Thursday’s trade deal between the European Union and the United Kingdom led to a tougher divorce than expected before the 2016 referendum. It is particularly harsh because political forces in the UK have made another kind of Brexit impossible. It is important that both the EU and the UK now ensure that cooperation is maintained in the future.
Thanks to the treaty, trade will be able to take place after January 1 without import duties. Moreover, agreements have also been concluded that allow trade in some services. However, experts on both sides of the canal agree this has an economic cost – especially for the British.
Although it has taken more than four years to reach this point since the Brexit referendum, this is not the end of negotiations between the European Union and the United Kingdom. In fact, it will likely be the beginning of a permanent negotiation situation. Because despite the fantasies of Brexit supporters that the UK can now turn its gaze from the continent to the wider world, it will remain tied to Europe.
Agreements still have to be made on certain topics – including financial regulation. The British will find it impossible to escape the danger of a huge regulatory bloc as a neighbor. For example, they will have to follow the European Union in particular when regulating the technology sector.
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In future negotiations, it will be painful once again for the British to realize that the asymmetric power relationship between the large European Union and the medium-sized United Kingdom will continue to exist. However, it is vitally important that the European Union not forget now that it needs London as a partner in the coming years. This applies doubly to countries that are geographically, economically and ideologically close to the British, such as the Netherlands.
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Partly because of the chaotic political situation in the UK after the referendum and the tumultuous negotiations that followed, it seemed as if people in the Netherlands and other European Union countries believed the UK was on the verge of collapse. Shortly after the referendum, Prime Minister Mark Root (VVD) stated that the country “has collapsed politically, monetarily, constitutionally and economically”, following up on that last year with a statement that it will be a “diminishing country” with “unsolvable problems”. After Brexit.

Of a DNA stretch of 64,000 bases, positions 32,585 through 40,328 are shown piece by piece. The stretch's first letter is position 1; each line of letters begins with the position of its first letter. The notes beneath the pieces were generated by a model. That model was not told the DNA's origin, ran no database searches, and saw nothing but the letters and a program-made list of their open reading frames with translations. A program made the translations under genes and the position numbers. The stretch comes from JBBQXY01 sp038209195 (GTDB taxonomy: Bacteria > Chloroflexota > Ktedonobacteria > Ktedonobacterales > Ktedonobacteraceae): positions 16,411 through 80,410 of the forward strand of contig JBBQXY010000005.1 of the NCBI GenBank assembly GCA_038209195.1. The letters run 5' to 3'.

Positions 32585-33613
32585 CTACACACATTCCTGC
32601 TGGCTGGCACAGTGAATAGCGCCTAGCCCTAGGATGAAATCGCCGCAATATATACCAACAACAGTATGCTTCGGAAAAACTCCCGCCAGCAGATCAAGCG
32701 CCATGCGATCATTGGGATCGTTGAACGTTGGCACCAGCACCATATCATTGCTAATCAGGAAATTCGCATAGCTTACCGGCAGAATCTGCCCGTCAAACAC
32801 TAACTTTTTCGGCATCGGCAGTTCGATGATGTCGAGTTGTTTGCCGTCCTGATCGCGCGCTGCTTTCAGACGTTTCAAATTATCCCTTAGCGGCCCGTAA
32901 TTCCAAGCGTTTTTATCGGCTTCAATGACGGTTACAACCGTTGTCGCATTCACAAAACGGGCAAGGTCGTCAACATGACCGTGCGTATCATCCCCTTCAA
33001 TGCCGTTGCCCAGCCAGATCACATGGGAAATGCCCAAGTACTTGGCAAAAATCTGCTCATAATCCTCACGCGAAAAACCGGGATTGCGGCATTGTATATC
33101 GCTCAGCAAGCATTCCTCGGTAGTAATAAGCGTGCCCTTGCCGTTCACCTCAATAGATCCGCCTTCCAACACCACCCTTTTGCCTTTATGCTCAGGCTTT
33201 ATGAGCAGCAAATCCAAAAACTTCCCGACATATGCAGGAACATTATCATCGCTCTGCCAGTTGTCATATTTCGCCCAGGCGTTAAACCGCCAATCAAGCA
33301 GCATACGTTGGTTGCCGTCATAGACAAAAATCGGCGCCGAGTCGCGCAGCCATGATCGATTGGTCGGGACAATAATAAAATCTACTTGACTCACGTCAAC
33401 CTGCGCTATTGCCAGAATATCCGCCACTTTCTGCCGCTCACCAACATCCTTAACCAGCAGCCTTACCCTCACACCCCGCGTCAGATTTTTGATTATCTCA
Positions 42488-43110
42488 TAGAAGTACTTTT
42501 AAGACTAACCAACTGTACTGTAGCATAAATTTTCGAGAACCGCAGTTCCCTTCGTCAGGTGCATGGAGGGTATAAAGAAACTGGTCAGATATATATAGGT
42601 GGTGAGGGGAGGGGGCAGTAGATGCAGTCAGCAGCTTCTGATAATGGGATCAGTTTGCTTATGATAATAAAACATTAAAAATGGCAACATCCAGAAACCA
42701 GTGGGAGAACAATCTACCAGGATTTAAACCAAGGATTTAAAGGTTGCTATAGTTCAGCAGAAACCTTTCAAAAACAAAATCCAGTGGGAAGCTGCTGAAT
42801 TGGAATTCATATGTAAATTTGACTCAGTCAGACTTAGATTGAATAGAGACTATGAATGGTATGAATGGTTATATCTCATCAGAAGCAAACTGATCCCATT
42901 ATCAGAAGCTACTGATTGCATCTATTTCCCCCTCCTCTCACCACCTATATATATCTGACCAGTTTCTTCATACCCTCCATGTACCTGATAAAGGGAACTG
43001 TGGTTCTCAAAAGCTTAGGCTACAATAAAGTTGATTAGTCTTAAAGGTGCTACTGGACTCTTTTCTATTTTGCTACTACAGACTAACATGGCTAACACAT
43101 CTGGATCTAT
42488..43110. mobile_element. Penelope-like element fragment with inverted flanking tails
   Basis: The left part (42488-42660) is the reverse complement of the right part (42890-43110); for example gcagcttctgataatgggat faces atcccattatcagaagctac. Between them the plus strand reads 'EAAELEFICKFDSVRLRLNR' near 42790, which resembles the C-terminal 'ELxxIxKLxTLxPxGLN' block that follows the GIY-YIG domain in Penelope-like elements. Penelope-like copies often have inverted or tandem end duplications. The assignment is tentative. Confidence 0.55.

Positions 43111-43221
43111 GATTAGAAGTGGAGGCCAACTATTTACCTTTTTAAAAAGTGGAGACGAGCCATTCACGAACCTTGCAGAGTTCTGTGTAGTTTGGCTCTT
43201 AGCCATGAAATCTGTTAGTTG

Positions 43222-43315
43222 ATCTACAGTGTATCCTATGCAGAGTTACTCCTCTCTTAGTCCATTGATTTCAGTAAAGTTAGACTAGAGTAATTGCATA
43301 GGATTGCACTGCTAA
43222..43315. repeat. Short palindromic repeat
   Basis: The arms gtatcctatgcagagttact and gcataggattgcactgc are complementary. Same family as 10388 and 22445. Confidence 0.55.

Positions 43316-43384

This is not an accurate representation of the situation. It falls short of the United Kingdom and runs the risk that EU member states belittle the country. With, among other things, the sixth economy in the world and an ambitious government, the UK still has a lot to offer its former EU partners.
Prime Minister Boris Johnson’s government likes to talk about “global Britain,” a largely unspecified notion that the country is moving more ambitiously into the wider world economically and diplomatically. So far, little has been given to this and the country is facing a politically difficult time: the internal political dividing lines revealed by the Brexit process will continue.
But when it comes to global challenges specifically, the UK is still largely on par with most other European countries. This applies to climate change, for example: Next year the country will organize the next climate summit. In addition, there is the same vision, among other things, to protect democracy in the world and promote sustainable economic growth, and the European Union and the United Kingdom face the economic and political consequences of the rise of China.
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The country remains one of the most powerful military powers in Europe, and with it France, it is the continent’s only nuclear power. Although it will of course remain a member of NATO, there are no specific agreements on defense cooperation with the European Union, despite the growing cooperation within the bloc in this area. However, the countries of the continent will still need the expertise of the British army and intelligence services.
Like the Netherlands, the UK has set its sights on the rest of the world. It attaches great importance to the effective functioning of multilateral institutions such as the World Trade Organization, the World Health Organization and the International Monetary Fund. All of these institutions need to be reformed, and the UK and the European Union have similar ideas on the subject.
However, the agreement signed on Thursday does not provide for this kind of cooperation. Indeed, the deal marks the end of the start of Brexit.
So it is important for both parties to look forward now and not lose sight of each other. Given the political sensitivities to Brexit, especially in the United Kingdom, and the interest shown by EU member states in keeping the remaining 27 together, the hardest part of the negotiations is over with the trade deal. Going forward, the European Union and member states like the Netherlands in particular will have to think carefully about how they will deal with the UK in the future. That is to say: Do not cut contact after this divorce fight, but rather continue to live together in the world as much as possible.